United States District Court, D. South Carolina, Florence Division
OPINION AND ORDER
CAMERON MCGOWAN CURRIE SENIOR UNITED STATES DISTRICT JUDGE.
matter is before the court on Petitioner's application
for writ of habeas corpus, filed in this court pursuant to 28
U.S.C. § 2254. ECF No. 1. Petitioner claims plea counsel
was ineffective because he urged Petitioner to plead guilty
based on a trial judge's upcoming adverse ruling on his
motion to suppress, rather than going to trial, preserving
the issue, and appealing. Id. at 4. Petitioner also
argues his guilty plea was involuntary because his counsel
promised a reduction in sentence for cooperation, which did
not occur. Id. at 14. This matter is before the
court on Petitioner's Motion to Set Aside Final Order
pursuant to Fed.R.Civ.P. 60(b) filed June 10, 2019. ECF No.
39. For the reasons set forth below, Petitioner's motion
December 3, 2018, Respondents filed a return and a motion for
summary judgment. ECF Nos. 16, 17. Petitioner filed a
response in opposition to the summary judgment motion on
December 16, 2018. ECF No. 19. This response in opposition
was filed by counsel. However, on April 4, 2019, well after
filing the response, Petitioner's counsel moved to
withdraw based on Petitioner's request to proceed pro se.
ECF No. 23. The court ordered counsel to forward her motion
and its Order to Petitioner, and notified Petitioner the
motion would be granted if he did not submit a written
objection within ten days. ECF No. 25. Counsel filed the
certificate of service on April 11, making Petitioner's
response due April 26 (including service days). ECF Nos. 27,
28. On April 29, the court granted counsel's motion to
withdraw, and Petitioner became a pro se litigant. ECF No.
30. The same day, the Magistrate Judge entered a Report
recommending Respondents' motion for summary judgment be
granted. ECF No. 33. The Magistrate Judge advised Petitioner
of the procedures and requirements for filing objections to
the Report and the serious consequences if he failed to do
so. Objections to the Report were due May 16, including
service days. On May 3, Petitioner replied to the Order
regarding withdrawal of counsel, noting he consented to
counsel being relieved and that “Petitioner hereby will
be responsible for his case.” ECF No. 35. He filed no
objections to the Report. On May 23, with no objections from
Petitioner, the court entered an Order adopting the Report
and granting summary judgment for Respondents. ECF No. 36.
instant motion was filed by Petitioner on June 10, arguing he
requested his attorney file an “amendment” to
Petitioner's response in opposition to summary judgment,
and when she declined saying it would not be in his best
interest, he informed her he wished to proceed pro se.
Id. He also argues he should have an opportunity to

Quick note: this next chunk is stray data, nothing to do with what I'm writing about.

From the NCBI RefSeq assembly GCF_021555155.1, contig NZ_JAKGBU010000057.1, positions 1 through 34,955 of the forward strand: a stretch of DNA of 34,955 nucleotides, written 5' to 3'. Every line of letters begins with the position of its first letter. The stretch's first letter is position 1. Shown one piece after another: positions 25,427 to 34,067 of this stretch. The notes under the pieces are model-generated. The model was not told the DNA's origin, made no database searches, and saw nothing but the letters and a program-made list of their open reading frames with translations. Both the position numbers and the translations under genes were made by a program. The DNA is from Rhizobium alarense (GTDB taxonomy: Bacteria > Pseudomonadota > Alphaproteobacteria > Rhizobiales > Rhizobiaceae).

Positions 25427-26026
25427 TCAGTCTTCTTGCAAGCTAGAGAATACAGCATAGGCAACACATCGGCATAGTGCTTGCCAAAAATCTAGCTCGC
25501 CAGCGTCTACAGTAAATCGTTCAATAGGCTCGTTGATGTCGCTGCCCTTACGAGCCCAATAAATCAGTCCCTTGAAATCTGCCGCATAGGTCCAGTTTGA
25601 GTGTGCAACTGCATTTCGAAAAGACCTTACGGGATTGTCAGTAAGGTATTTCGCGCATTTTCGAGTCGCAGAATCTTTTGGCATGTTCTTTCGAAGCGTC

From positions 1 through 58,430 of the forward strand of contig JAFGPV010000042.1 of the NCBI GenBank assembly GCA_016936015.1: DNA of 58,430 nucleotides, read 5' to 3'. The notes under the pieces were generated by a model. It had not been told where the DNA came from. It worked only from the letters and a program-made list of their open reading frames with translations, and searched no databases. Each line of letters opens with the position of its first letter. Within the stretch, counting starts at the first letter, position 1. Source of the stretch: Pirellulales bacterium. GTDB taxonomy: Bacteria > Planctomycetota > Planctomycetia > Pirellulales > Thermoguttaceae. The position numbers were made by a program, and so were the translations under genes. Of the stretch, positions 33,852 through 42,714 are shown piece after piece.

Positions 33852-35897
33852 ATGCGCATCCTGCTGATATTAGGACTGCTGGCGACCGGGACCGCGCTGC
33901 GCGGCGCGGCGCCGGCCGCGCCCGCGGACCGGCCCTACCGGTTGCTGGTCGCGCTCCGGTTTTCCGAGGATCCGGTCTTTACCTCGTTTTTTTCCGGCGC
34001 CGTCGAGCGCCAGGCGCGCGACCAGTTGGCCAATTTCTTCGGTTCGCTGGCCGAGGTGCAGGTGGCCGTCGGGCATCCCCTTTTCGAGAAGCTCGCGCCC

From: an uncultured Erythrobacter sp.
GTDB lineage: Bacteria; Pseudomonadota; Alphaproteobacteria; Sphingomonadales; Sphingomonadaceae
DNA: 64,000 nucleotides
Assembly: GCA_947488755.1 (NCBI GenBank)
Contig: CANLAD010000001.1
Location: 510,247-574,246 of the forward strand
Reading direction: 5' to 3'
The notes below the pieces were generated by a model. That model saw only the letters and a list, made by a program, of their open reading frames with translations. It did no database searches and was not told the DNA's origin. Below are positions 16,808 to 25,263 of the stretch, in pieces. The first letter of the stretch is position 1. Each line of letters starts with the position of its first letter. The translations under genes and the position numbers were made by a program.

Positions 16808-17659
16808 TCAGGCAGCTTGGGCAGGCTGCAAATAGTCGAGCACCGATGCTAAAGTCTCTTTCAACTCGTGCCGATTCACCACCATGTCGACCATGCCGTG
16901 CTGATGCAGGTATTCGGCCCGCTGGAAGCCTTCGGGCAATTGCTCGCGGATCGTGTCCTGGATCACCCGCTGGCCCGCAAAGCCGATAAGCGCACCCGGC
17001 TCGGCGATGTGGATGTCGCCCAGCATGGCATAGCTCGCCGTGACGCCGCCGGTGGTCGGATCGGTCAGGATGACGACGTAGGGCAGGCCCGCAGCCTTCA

file his Amendment to the response in opposition to summary
judgment and contending the court “has not afforded the
Petitioner the opportunity to appear as a pro se litigant in
this action . . . and [he] reserves the right to bring such
inquisition as the Petitioner has not abandoned his
‘fair bite at the apple.'” ECF No. 39 at 3.
He requests the court vacate both the Magistrate Judge's
Report and the Order adopting the Report, so he can file
responses to both. Id.
filed a response in opposition arguing Petitioner is unable
to meet the requirements of Fed.R.Civ.P. 60(b). ECF No. 40.
They argue the pro se amendment to the response to summary
judgment was filed with the court on April 3 and 4, at Docket
No. 22-1 and 24. Id. at 1.
court disagrees it failed to afford Petitioner the
opportunity to appear as a pro se litigant. Petitioner argues
he “moved to proceed pro se to file his Amendment to
the Petitioner's Response in Opposition to the
Respondents' Motion for Summary Judgment that he prepared
for previous counsel to file on his behalf but counsel failed
to do for unknown reasons.” ECF No. 39 at 2. However,
this statement is contradicted by his own motion, which
stated counsel informed Petitioner she did not believe the
filing was in his best interest, and by the docket, which
reveals Petitioner never moved to file any
amendment. Regardless, the motion to withdraw as
counsel was filed nearly four months after Petitioner's
deadline to respond to Respondents' motion for summary
judgment, which would render any additional filing in
response to that motion untimely.
Petitioner had ample opportunity to file objections to the
Report. The docket reveals the Report was mailed to him the
day it was entered, and this court waited an extra week
beyond the deadline for objections to ensure Petitioner did
not submit objections that were held up in the mail or the
like. Petitioner does not argue he received the Report late
or any extraordinary circumstances that would justify the
lateness of his response via the instant
motion. While this court is sympathetic to pro se
litigants who do not file on time due to actions outside
their own control, the record reveals this is not such a
case. Petitioner did not have the right to file an untimely
response to Respondents' motion for summary judgment, and
had ample time to file objections to the Report, which could
have included the same information as his purported amendment
to the response to summary judgment. He failed to do so or to
raise the issue in any way before summary judgment was
entered for Respondents. For these reasons, Petitioner's
motion (ECF No. 39) is denied.
 A pro se amendment does not appear on
the docket. The document originally filed as ECF No. 22 was
deleted and replaced by ECF No. 23, a “document
provided by filing user.” See ECF No. 24. It is
possible the pro se amendment was filed as an attachment to
ECF No. 22 when it was initially filed; however, that filing
was removed and refiled with the document at ECF No. ...